“I abandon books easily. Before, especially when I wrote literary criticism, I had the urge to read books from cover to cover. If I was writing about them, I’d read them twice over. I didn’t enjoy that, in part due to the obligation to say something beyond the obvious. I don’t do that anymore; I became more impulsive—there are just too many books I want to read. Also, I stopped writing about literature, which is cool. I was bureaucratizing the space of reading.”
Alejandro Zambra explains that he became a chaotic reader, abandoning books with ease. Atypically I persisted with Fonseca’s book and with Zambra’s My Documents and was rewarded in both instances by a series of stories that got steadily stronger.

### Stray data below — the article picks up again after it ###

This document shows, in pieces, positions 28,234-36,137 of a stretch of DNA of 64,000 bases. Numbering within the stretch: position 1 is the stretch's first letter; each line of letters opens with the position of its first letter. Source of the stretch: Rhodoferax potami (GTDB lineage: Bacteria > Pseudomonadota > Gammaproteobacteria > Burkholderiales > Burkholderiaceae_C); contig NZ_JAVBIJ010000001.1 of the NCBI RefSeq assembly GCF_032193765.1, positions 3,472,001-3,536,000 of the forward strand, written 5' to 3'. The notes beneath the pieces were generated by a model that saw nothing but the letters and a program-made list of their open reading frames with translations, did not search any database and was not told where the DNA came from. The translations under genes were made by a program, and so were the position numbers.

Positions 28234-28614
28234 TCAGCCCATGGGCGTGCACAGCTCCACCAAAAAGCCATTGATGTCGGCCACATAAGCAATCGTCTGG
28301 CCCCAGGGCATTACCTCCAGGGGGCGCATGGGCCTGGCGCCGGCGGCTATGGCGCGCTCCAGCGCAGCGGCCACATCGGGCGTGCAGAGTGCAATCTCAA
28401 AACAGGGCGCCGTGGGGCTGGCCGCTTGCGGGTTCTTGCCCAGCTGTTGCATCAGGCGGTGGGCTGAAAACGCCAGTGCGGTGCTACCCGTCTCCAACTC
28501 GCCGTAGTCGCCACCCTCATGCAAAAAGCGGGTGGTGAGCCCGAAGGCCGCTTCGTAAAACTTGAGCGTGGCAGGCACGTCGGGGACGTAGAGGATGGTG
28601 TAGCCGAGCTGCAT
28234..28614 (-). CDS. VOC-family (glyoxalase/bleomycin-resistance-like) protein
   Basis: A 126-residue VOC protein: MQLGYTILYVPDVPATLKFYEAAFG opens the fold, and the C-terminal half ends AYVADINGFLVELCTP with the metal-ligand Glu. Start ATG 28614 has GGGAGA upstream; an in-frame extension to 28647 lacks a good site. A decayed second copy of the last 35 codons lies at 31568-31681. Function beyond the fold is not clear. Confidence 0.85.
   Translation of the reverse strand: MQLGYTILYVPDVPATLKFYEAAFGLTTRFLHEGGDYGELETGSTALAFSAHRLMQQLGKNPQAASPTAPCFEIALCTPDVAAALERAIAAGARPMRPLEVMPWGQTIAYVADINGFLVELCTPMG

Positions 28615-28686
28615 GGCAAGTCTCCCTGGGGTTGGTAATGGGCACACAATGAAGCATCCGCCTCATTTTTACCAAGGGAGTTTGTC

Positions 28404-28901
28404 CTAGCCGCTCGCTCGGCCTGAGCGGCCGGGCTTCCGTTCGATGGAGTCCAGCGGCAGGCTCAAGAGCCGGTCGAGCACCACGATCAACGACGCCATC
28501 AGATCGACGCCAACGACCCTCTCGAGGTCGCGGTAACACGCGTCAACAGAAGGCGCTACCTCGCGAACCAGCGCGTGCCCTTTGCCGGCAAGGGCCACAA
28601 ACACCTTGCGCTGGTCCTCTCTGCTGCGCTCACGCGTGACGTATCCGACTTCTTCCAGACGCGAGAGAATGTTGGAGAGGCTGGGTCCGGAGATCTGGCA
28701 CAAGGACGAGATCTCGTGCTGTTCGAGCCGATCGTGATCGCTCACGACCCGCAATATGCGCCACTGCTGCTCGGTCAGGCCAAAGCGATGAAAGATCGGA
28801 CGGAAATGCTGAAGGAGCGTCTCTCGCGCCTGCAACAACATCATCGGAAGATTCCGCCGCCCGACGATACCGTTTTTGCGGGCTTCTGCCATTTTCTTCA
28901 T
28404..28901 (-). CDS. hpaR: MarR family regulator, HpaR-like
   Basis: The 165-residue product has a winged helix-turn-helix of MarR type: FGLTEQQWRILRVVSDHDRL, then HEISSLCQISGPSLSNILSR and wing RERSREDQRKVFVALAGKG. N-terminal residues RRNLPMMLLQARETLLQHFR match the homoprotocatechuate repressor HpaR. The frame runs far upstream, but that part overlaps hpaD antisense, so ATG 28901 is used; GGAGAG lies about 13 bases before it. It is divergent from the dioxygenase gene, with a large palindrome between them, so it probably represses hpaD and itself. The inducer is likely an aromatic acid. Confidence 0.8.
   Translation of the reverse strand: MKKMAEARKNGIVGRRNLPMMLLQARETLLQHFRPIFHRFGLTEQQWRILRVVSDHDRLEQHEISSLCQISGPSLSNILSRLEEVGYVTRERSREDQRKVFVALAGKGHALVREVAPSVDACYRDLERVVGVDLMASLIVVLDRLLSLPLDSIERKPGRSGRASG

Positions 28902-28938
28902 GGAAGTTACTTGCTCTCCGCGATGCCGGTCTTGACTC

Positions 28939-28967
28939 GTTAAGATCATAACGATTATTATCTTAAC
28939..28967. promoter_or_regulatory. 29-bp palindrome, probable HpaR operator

The final story in Zambra’s collection, Artist’s Rendition, is all the more chilling for being so calmly told. A narrator presents a short brutal story about abuse, involving a reader directly with the sort of restricted metafiction that often signals tired and facile writing, but Zambra treats his subject earnestly and succeeds in raising questions about the arbitrariness of meaning and truth.
There is a fair variety to the stories in My Documents, which develop in strength and intensity throughout this collection, echoing themes of memory retrieval, abnegation and envy. After the first two sections I felt mildly bored and wondered whether to abandon the book. I began National Institute, the first story of the third section and was immediately and magnificently absorbed. It was so satisfying that I swallowed the remainder of the stories without getting up from my chair.
My Documents (translated into English very ably by Megan McDowell) is the first book I’ve read by Alejandro Zambra. If you enjoy his work, please recommend something else of his to read.